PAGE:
On the eve of the Coronation Service at Westminster Abbey tomorrow, the Most Rev Mark Strange, Primus of the Scottish Episcopal Church, looks ahead to the spectacle that will unfold and reflects on a couple of busy days in London in the build-up to the crowning of King Charles III and Queen Camilla.
At the Service, the Primus has the honour of presenting the Sovereign’s Sceptre with Cross to the Archbishop of Canterbury at what is an important and symbolic moment at the heart of the Coronation.
“We’ve had two days of rehearsals in the Abbey on Wednesday and Thursday, and it was noticeable how the atmosphere changed on day two,” says the Primus. “Wednesday felt slightly chaotic, but on Thursday there was a change in atmosphere at the dress rehearsal, as the sense of anticipation grew.
“I get the same sense of anticipation in London. The city is not as busy as I thought it would be, but things are changing. I was back at Westminster today [Friday] for a television interview with STV, and by Saturday I expect the same journey is going to be very different.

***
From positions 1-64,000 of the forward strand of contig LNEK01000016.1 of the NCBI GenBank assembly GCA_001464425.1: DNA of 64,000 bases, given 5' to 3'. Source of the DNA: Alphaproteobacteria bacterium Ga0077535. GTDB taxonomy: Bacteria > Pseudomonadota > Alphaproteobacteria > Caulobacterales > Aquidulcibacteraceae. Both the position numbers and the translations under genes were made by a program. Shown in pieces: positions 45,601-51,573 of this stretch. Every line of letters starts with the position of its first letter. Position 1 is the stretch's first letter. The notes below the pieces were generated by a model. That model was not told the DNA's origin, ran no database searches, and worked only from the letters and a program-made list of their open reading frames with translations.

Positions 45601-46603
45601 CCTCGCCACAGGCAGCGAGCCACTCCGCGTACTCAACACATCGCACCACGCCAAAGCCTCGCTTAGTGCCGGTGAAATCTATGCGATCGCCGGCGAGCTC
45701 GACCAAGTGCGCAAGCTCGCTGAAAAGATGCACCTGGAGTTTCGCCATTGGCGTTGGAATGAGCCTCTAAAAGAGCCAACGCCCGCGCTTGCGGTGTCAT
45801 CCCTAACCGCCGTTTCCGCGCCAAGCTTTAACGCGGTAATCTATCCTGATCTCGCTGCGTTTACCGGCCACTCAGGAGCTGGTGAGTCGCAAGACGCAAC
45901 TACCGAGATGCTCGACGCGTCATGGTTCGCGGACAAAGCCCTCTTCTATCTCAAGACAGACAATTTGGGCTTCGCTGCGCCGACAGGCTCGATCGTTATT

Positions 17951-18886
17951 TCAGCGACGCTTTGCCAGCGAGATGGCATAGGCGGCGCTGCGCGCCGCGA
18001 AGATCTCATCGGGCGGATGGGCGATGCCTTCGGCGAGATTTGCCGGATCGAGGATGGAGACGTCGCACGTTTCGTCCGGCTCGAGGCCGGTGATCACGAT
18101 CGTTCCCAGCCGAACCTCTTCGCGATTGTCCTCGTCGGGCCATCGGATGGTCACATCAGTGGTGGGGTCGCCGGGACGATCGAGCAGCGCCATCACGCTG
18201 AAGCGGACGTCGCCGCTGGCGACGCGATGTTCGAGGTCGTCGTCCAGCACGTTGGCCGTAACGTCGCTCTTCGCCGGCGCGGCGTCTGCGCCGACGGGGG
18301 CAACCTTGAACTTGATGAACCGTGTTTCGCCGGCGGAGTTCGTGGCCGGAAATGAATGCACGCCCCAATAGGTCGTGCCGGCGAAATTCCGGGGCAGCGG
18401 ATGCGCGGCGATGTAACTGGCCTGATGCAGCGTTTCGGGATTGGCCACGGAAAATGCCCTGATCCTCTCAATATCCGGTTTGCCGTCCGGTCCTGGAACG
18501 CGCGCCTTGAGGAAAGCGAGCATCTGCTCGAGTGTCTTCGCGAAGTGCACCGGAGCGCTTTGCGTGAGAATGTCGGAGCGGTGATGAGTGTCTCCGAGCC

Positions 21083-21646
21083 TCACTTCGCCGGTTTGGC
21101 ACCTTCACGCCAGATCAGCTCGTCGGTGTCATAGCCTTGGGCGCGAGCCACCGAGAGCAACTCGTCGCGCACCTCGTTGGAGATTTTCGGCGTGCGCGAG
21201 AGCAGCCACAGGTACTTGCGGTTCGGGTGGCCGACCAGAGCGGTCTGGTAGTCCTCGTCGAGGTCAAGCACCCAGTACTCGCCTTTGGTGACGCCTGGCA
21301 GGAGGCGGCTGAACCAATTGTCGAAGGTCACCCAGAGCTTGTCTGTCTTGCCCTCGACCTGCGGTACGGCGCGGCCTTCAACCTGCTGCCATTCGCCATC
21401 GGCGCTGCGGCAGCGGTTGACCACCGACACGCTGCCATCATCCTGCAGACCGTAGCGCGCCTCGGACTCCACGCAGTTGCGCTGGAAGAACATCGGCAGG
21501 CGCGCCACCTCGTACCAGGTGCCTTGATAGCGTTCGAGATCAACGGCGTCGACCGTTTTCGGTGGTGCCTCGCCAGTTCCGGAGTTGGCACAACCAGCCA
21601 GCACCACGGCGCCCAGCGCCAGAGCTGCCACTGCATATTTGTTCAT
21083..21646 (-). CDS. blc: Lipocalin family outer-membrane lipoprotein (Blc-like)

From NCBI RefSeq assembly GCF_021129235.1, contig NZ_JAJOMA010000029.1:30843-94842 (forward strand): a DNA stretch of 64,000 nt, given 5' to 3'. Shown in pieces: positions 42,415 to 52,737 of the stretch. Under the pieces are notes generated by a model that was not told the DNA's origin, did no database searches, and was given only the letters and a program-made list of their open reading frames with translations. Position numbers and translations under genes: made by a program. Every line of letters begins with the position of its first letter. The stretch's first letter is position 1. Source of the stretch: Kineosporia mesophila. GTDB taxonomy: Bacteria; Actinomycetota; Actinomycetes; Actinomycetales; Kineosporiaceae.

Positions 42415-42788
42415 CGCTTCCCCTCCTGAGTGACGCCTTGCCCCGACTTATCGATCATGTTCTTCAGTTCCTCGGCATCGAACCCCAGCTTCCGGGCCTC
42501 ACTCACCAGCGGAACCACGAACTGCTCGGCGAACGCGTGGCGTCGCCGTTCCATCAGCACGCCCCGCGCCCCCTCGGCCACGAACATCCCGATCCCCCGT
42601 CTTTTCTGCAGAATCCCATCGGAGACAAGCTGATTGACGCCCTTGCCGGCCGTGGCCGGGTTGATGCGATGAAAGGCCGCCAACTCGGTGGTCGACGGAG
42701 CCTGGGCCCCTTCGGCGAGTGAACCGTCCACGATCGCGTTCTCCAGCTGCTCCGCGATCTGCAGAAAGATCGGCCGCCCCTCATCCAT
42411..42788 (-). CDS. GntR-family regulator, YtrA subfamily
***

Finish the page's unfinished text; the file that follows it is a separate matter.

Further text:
“It’s fair to say I have not quite been able to travel without being noticed, in purple shirt and cross. There’s no escaping the fact that I’m a bishop, but there’s also no escaping the realisation that bishops don’t often travel on the London Underground.”
The Primus continues: “It was a long day on Thursday from 9am to 6pm, with a lot of it spent standing, but that was probably realistic preparation for the real thing. Just about everything was run through as it will happen on the day, including celebrating Communion.
“On Saturday, the procession of faith leaders will go into the Abbey three-quarters of an hour before the King arrives, and take our places. I will first go to the North Transept, then to the Ambulatory behind the High Altar. I will be among ecumenical guests who I know, sitting in a pew with the Moderator of the Church of Scotland, the Archbishop of Armagh and the Archbishop of Wales.
“As the time draws closer, the sense of being part of such a historic occasion is starting to sink in. It is a privilege to be here, representing the Scottish Episcopal Church and offering our prayers as a new King is crowned.”
(Inset picture by Chris Jackson)